Continue Reading Below
Only licensed real estate brokers can receive a commission. Brokers have written agreements employing agents and, in turn, pay the agents, typically as independent contractors. Commissions paid by a seller are divided with about half going to the listing side and the rest to the selling side; it's not always a 50/50 division.
Typical Net Profit
Let's say Mary's buyer purchases a $150,000 home. The total commission paid is 7%, with 4% to the listing broker and 3% to the selling broker. Mary's broker is paid $4,500.
Mary's entitled to 50% less an 8% franchise fee. Mary receives $2,070. From that, Mary pays her overhead expenses of 22% and puts away 30% into savings to hold for payment of social security, federal and state income taxes. Mary has made $993.60 net profit.
If Mary closes only one transaction a month and works a typical 40-hour week, that makes her net hourly wage about $5.78 for the month. If she closes two deals a month, then Mary makes about the same as the aisle clerks at The Home Depot .
Selling & Buying With the Same Agent
It's considered permissible to ask Mary if she will discount part of her commission if she represents you to sell your home and also represents you to buy a home, but an agent might not agree.
Continue Reading Below
The theory works on the premise that two birds in the bush are better than one in the hand. In other words, if Mary is your listing agent. she'll earn the listing side of the commission. Plus, by helping you to buy another home, she will earn the selling side of that transaction. One person. Two deals.
There are agents who will offer you a discount if you sell and buy a home through their agency. Real estate agents who refuse to discount fees likely believe the two transactions are separate from each other, which they are. They entail the same amount of work, whether the seller and buyer are the same person or two different and unrelated individuals. If Mary discounts her listing commission for you in order to do twice the work and earn less than twice the money, she might also be hit on the selling side of the commission since she has no control over the fees another agent negotiates. To persuade Mary to "give you a break," you might have to offer Mary another incentive such as referrals, sending her more business down the road.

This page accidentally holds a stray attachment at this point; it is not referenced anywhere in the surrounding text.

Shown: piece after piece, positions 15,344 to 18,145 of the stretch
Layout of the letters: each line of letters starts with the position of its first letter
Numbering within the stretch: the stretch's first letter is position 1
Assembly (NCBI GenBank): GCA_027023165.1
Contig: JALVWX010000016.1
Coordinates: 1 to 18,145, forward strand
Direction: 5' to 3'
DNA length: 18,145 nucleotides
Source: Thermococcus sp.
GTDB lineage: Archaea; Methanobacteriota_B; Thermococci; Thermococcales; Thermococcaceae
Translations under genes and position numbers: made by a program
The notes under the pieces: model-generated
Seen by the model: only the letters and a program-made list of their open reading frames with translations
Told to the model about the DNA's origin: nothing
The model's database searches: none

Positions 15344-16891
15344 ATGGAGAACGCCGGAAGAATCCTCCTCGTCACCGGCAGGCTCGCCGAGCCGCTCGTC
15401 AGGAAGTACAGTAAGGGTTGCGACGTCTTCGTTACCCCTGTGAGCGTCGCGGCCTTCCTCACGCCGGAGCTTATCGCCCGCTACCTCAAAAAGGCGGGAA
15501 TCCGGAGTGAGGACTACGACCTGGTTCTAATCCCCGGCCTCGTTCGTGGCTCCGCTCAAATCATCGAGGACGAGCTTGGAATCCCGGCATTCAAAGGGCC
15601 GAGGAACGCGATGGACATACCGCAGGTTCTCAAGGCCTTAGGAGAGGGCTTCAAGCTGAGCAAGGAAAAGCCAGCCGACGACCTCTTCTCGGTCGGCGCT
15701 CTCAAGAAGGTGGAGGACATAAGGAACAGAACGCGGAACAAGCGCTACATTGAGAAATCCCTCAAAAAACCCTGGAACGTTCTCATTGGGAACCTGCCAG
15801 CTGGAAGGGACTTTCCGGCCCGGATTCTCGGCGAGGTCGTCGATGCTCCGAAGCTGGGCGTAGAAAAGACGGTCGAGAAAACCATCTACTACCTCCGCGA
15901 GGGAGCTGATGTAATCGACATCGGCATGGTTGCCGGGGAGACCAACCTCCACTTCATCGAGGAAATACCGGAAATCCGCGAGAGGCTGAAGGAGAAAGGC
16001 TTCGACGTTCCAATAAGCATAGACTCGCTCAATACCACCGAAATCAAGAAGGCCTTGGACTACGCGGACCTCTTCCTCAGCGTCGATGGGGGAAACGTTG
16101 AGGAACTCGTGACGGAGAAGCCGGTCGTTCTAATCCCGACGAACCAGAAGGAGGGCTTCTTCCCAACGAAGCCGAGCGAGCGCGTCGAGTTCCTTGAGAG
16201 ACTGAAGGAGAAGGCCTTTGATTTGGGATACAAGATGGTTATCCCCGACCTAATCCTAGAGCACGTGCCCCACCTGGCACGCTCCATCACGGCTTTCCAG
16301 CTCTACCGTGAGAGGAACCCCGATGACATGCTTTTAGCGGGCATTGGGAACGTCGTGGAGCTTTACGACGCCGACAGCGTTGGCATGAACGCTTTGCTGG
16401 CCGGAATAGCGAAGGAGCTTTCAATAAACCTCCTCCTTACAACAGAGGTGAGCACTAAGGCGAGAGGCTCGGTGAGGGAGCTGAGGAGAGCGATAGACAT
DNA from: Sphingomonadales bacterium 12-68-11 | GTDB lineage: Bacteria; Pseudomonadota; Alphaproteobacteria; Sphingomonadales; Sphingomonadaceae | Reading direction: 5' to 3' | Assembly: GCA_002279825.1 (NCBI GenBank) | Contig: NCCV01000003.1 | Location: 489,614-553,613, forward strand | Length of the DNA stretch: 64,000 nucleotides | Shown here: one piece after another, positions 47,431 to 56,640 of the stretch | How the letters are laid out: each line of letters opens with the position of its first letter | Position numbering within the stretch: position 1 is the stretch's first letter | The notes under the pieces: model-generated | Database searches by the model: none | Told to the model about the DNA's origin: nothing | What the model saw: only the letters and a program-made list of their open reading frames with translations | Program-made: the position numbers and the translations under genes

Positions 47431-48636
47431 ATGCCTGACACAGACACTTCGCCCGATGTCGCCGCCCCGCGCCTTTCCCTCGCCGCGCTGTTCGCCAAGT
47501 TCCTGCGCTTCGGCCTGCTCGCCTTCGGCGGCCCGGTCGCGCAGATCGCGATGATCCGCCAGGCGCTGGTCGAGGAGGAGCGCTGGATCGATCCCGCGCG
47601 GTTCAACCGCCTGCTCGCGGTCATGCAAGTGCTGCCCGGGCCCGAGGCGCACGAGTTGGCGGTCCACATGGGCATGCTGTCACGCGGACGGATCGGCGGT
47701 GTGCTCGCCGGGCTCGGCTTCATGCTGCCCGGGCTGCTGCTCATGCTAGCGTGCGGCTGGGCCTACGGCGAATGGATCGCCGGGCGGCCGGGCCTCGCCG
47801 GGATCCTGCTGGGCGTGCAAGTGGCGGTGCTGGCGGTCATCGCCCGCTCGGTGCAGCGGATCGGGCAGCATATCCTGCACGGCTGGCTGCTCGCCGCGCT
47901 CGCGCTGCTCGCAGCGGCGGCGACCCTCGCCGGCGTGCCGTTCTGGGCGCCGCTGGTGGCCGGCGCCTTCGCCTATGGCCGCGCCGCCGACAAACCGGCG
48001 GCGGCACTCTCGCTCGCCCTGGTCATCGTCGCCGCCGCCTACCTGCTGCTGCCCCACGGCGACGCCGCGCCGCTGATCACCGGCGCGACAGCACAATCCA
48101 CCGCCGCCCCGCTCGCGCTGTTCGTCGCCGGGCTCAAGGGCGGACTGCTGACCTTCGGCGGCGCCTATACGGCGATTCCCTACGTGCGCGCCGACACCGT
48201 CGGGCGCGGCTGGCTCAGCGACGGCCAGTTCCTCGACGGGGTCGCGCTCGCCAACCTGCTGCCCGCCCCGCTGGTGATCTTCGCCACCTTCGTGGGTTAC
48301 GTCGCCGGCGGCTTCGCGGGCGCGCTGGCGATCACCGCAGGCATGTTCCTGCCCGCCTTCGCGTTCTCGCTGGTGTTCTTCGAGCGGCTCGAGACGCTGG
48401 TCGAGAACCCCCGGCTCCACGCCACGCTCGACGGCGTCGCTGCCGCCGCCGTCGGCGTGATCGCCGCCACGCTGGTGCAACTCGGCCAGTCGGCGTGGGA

When the Same Agent Represents You and the Buyer
This is called dual agency. and it's not even legal in some states. But where it is legal, Mary would earn both sides of the commission, the listing and the selling fees. It's called double-ending a transaction. Same property but two separate parties with separate interests and separate abilities to sue. Mary now has increased liability.
It's sometimes a common tactic used by sellers in certain parts of the country to ask a listing agent if she will agree to lower her commission if she ends up representing both the seller and the buyer. You have the option of negotiating this when you sign the listing agreement or when you receive an offer, but it's better if you discuss this scenario upfront, at the listing's inception.
Bear in mind that this negotiation might backfire. It could reduce the listing agent's eagerness or motivation to sell your home to her own buyer. Apart from her legal fiduciary responsibility to market your home to all available buyers, what is her incentive to induce a buyer to purchase your home when her fee will be reduced? Especially if she stands to sell this buyer of hers someone else's listing and get paid more. But go ahead and ask. Many agents agree to "variable commission" when asked because they suspect the odds are they won't represent both sides, so they're not giving up anything.
Multiple Listings, Same Seller
Reducing commissions in exchange for a number of exclusive listings from the same seller depends on:
- Dollar volume
- Ease of sale
- Market mobility
If all three of those variables are in the agent's favor, it's a no-brainer to negotiate and probably the easiest negotiation to win.
Agents Who Control Neighborhoods
Agents who do a ton of business every year in specific areas typically discount a point here and there. These are agents who might ask for a higher commission but quickly agree to lower fees if there is competition from another agent. If you like an agent who has quoted you a higher commission but interviewed a second who agreed to do the job for less, call back the first agent and offer the second agent's fee. Explain why. Bear in mind, too, that the adage: you get what you pay for is very often true. Don't get so hung up on commissions that you lose sight of hiring the very best agent you can possibly find.
At the time of writing, Elizabeth Weintraub, DRE # 00697006, is a Broker-Associate at Lyon Real Estate in Sacramento, California.